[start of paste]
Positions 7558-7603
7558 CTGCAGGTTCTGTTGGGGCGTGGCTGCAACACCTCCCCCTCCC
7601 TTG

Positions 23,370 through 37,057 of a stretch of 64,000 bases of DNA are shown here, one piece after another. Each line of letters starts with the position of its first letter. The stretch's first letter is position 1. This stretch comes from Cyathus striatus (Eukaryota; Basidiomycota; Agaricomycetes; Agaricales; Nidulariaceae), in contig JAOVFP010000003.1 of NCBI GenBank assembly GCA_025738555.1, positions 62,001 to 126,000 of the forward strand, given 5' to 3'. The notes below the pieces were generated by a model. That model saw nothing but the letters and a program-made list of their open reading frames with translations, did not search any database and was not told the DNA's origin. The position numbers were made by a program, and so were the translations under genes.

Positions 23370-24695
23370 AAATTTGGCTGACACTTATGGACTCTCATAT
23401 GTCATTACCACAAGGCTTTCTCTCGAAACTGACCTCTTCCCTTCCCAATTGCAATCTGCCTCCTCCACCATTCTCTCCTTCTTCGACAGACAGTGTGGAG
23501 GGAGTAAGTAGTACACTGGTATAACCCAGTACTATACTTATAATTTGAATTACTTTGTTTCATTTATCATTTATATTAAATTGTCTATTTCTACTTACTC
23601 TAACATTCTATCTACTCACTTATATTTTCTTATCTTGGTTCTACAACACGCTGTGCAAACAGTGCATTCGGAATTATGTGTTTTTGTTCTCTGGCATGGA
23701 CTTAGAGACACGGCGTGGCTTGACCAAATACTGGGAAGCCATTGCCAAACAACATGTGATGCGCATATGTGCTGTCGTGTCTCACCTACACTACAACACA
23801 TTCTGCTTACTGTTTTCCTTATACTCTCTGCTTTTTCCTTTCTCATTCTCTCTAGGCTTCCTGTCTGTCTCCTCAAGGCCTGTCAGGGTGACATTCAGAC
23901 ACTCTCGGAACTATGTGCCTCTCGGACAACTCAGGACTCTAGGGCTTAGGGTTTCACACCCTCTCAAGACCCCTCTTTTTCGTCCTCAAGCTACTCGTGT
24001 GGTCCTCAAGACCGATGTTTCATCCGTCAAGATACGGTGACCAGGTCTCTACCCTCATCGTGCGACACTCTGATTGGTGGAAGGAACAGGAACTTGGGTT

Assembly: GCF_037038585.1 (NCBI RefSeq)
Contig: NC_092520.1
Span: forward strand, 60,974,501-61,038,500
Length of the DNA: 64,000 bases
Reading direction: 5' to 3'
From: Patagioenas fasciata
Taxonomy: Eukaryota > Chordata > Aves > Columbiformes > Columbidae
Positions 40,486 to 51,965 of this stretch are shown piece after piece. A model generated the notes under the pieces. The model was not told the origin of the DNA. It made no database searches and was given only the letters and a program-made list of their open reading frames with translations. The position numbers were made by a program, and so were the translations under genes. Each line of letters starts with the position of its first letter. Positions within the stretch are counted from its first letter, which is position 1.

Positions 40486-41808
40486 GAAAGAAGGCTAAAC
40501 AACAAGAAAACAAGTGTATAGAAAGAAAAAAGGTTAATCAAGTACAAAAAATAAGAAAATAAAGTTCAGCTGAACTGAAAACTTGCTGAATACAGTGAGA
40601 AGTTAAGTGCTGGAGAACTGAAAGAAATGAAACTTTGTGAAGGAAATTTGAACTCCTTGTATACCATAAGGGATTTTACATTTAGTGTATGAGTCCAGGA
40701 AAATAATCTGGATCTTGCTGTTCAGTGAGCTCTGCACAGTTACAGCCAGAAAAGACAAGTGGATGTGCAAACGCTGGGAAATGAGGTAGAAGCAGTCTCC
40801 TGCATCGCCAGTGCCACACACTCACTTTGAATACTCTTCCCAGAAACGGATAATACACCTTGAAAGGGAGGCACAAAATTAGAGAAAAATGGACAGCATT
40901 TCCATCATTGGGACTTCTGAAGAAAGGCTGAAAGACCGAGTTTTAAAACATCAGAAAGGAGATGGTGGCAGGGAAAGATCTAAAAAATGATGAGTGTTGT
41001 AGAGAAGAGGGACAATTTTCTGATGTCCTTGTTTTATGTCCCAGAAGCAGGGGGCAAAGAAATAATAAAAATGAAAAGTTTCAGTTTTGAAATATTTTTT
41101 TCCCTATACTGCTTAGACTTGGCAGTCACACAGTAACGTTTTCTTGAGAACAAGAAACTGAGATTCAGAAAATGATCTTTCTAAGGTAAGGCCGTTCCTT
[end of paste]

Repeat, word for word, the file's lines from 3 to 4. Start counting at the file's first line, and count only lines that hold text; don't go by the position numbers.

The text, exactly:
7601 TTG

Positions 23,370 through 37,057 of a stretch of 64,000 bases of DNA are shown here, one piece after another. Each line of letters starts with the position of its first letter. The stretch's first letter is position 1. This stretch comes from Cyathus striatus (Eukaryota; Basidiomycota; Agaricomycetes; Agaricales; Nidulariaceae), in contig JAOVFP010000003.1 of NCBI GenBank assembly GCA_025738555.1, positions 62,001 to 126,000 of the forward strand, given 5' to 3'. The notes below the pieces were generated by a model. That model saw nothing but the letters and a program-made list of their open reading frames with translations, did not search any database and was not told the DNA's origin. The position numbers were made by a program, and so were the translations under genes.